Turtle Rescue in Grenada: Ocean Spirits

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Caribbean Compass’ column “Caribbean ECO-News” is a wonderful source of information on environment-related news in the region. Lynn Fletcher, from Le Phare Bleu (“Life is never dull running a marina and hotel in Grenada.”) reports on the efforts of Ocean Spirits, an NGO devoted to the protection of Grenada’s natural environment, and the latest event in local turtle rescue activity.

We at Le Phare Bleu often receive calls requesting help, including calls to assist yachts in distress. Being located on the southeast coast of the island we can be on hand before most others, and, if we can, are always happy to help. So when the phone rang recently and we were asked to come to the aid of a 400-pound leatherback turtle we didn’t hesitate. Location confirmed, contact numbers and camera in hand, a boat was launched to go and assist with our two willing crewmembers.

Ocean Spirits, an NGO devoted to the protection of Grenada’s natural environment, had been contacted hours earlier by a concerned cruiser, and volunteers swam out 300 metres to the very stressed turtle to assess her situation. Badly entangled in a web of lines and floats connected to an anchor, the turtle was tired and had to surface every 30 seconds to breathe; drowning was not far away. The Ocean Spirits volunteers, who were only armed with a small knife, needed to free the turtle from the anchor as soon as possible and bring the female leatherback to shore where she could be untangled.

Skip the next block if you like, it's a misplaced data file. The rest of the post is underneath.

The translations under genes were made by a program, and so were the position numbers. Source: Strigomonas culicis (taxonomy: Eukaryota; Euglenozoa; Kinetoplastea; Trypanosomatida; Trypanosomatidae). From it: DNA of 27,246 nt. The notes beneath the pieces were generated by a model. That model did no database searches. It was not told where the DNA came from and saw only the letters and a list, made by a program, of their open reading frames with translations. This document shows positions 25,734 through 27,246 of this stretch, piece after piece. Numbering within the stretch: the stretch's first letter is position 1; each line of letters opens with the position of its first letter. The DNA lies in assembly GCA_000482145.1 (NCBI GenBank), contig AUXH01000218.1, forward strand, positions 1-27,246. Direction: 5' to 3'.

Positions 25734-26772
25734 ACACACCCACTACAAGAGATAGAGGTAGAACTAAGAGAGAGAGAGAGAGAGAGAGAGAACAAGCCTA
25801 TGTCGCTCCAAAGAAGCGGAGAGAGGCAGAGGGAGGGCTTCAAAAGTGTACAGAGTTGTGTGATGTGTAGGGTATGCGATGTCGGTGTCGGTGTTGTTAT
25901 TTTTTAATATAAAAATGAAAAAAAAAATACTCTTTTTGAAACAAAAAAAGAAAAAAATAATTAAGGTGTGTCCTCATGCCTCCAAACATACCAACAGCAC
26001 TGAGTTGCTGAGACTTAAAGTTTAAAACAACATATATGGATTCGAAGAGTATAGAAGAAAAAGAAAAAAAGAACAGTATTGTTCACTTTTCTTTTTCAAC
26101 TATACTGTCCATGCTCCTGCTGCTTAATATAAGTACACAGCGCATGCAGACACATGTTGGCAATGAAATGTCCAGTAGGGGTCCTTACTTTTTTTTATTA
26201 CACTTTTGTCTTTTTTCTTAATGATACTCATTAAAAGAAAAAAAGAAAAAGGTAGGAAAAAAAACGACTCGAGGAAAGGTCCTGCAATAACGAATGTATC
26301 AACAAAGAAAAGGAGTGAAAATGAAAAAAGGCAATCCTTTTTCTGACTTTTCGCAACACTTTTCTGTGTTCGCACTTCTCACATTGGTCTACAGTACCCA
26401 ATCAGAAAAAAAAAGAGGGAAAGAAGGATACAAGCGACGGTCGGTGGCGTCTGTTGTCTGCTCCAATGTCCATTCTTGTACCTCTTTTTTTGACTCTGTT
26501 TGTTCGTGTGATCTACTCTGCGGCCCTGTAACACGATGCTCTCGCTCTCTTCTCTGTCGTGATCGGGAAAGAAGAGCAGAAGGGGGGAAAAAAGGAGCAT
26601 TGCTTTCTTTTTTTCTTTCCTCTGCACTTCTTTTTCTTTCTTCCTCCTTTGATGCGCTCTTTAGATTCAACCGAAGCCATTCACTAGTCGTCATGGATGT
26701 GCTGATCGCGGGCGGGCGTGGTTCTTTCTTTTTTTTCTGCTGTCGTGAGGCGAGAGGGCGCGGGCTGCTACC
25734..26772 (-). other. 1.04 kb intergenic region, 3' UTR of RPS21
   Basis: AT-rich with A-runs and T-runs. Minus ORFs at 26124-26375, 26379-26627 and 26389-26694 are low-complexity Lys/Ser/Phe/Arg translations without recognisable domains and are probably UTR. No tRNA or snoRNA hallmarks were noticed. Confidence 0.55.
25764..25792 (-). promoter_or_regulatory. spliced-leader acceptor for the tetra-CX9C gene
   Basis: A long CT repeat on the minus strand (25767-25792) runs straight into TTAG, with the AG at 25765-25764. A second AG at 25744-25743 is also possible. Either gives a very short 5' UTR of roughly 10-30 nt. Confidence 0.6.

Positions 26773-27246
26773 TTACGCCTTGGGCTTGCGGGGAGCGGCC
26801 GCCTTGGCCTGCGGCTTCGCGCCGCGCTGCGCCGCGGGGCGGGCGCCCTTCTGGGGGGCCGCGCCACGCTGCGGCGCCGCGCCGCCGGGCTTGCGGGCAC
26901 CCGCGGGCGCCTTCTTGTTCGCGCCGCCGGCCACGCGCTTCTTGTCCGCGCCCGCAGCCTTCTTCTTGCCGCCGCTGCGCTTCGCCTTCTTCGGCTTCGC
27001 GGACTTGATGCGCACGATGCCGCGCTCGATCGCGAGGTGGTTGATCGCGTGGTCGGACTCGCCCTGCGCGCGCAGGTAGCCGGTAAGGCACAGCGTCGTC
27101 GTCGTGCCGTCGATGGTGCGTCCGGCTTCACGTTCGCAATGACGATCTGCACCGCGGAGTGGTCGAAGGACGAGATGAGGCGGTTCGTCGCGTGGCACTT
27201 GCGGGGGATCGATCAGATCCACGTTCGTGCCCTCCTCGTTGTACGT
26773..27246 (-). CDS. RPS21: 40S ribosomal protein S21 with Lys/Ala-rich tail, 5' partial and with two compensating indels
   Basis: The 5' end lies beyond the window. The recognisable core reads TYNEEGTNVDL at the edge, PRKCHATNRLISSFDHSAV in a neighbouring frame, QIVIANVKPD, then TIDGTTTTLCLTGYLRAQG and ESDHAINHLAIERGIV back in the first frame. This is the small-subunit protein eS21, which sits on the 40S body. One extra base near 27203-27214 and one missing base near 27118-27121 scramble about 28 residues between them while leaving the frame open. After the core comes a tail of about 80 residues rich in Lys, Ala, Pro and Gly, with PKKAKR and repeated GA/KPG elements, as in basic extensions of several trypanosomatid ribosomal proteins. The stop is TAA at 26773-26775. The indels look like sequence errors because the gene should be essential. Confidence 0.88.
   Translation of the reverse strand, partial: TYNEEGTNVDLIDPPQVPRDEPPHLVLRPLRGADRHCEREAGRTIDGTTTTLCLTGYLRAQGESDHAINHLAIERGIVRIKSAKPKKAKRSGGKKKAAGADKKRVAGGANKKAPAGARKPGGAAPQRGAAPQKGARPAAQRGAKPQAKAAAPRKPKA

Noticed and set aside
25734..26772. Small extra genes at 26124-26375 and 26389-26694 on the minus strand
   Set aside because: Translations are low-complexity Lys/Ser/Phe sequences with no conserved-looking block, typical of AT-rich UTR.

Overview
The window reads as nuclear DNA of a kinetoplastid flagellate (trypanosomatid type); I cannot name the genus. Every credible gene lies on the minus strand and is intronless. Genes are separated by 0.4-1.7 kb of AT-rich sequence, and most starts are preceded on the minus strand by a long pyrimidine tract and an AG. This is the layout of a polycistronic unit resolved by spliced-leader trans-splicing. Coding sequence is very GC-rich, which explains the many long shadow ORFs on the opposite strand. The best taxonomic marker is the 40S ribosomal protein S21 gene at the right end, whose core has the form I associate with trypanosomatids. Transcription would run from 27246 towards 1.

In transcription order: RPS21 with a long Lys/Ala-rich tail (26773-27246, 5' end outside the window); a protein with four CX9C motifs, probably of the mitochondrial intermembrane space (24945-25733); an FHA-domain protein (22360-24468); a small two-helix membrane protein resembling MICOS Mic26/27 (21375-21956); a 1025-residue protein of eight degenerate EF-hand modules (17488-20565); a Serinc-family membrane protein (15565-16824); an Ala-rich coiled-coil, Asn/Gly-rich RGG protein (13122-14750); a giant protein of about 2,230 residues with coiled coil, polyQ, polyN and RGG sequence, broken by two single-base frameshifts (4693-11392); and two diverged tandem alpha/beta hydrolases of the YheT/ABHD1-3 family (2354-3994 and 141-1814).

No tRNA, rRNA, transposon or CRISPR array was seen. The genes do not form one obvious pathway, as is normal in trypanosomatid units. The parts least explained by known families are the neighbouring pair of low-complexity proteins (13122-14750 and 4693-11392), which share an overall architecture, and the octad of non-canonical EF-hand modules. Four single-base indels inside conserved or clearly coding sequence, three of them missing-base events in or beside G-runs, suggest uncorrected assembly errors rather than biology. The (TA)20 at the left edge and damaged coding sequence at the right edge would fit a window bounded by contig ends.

After Le Phare Bleu’s RIB arrived, the anchor line was cut and the turtle was slowly and safely towed ashore. After being freed from all the lines, she was tagged and released to continue her journey. [. . .] This 30-year-old leatherback turtle could have been on her way to lay her eggs, but let’s hope she had already performed this intensive task. If you are in the Caribbean during April through to July it is well worth contacting organizations such as Ocean Spirits Inc. to see how you can help protect these animals during their journey to lay their eggs.

Ocean Spirits is a non-profit devoted to the protection of Grenada’s natural environment through education, research and community based eco-tourism practices since 1999.

For more information visit www.oceanspirits.org

For more on Caribbean Compass, see http://www.caribbeancompass.com/online/compass_online.pdf

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